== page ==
It’s dry out there, folks! Even so, crops are growing, and canals are full of water. This view of Highway 5, the interstate that runs right down the middle of the state, shows the most barren looking stretch. I took the picture looking south, and you can see the California Aqueduct running along in the same general direction and to the west of the highway here.

P1000662 5 & aqueduct

I was listening to the radio and thinking about the anthropology of radio stations. Close to home I had tuned into my favorite jazz or classical stations, but after a while there were more Christian, Spanish, and talk radio options. I landed on a gospel station as a rich woman’s voice began to sing meaningfully, “Bless the Lord, O my soul, oh-oh-oh my soul….” and I wept with joy. I think it was joy. I weep so much lately, I probably don’t know all the reasons.

Soon I turned east toward the mountains and drove through miles and miles of farmland as I crossed the Central Valley. Huge plantings of tomatoes and cotton and alfalfa, and what I think were safflower plants maturing all coppery gold. Around here farmers are rightly worried about the future, and they put up billboards asking, “IS GROWING FOOD A WASTE OF WATER?” and “DAMS or TRAINS – BUILD WATER STORAGE NOW.” Over a farm machinery dealership yard, surrounded by fields of corn, the largest American flag I’ve ever seen billowed in the wind.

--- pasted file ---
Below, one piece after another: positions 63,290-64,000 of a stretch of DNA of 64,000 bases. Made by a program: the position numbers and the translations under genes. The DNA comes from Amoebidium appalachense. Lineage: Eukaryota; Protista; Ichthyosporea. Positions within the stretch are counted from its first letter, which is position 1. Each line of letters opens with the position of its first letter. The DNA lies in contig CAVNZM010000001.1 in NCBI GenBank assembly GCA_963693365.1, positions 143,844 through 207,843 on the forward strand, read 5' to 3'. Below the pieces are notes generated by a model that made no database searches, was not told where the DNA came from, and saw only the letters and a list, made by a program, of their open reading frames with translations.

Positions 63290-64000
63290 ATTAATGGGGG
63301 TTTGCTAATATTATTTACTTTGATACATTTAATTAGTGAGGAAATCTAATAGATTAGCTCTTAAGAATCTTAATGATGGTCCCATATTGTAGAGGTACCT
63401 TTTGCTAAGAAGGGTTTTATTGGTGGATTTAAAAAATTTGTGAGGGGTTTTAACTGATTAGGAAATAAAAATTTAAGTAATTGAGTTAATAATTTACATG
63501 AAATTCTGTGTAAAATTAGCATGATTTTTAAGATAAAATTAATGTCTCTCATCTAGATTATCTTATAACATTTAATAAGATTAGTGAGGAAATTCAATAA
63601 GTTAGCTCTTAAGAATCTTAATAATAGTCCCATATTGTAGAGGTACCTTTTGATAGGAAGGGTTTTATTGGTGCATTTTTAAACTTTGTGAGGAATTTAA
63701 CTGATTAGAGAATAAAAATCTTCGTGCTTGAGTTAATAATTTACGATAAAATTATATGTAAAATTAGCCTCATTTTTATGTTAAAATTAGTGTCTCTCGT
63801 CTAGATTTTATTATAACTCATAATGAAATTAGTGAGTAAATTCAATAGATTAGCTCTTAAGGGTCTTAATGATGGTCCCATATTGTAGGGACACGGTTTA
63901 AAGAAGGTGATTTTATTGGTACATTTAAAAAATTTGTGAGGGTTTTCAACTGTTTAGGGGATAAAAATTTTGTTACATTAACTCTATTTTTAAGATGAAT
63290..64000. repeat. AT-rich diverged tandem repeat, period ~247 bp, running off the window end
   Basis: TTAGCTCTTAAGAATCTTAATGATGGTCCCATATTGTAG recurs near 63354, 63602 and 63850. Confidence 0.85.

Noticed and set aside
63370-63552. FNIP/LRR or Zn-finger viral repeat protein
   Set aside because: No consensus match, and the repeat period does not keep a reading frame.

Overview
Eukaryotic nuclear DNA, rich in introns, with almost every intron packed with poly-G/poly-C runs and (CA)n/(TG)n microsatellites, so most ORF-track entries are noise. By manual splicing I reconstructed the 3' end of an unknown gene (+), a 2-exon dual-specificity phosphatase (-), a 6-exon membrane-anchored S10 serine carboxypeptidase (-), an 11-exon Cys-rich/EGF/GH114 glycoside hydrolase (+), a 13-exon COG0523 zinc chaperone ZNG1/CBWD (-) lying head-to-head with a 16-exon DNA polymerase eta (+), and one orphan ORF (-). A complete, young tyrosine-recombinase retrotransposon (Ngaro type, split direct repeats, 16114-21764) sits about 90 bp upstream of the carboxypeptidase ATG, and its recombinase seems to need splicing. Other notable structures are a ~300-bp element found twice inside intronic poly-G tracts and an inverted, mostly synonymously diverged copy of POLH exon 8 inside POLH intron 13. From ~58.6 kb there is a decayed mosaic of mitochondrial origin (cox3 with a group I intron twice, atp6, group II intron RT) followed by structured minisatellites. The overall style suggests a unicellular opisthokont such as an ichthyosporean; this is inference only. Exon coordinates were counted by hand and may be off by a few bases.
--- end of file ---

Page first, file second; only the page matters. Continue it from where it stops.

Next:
I kept stopping to take pictures, assuring myself that I had time, because the summer sun wouldn’t set too early. I didn’t really want to arrive by myself in the dark at the cabin. My sister would not join me until the next day.P1000703

After years of knowing alfalfa only by its summery sweetness in the air, I parked near a freshly mown field and bent down to see its lavender flowers and clovery leaves.

The temperature outside had reached 102° by this time, so when I stopped for gas it seemed the right thing to do, to buy myself a Snapple Kiwi Strawberry drink, hearkening a long ways back to a time when that was the “special” drink that many in our family favored. That disappeared fast.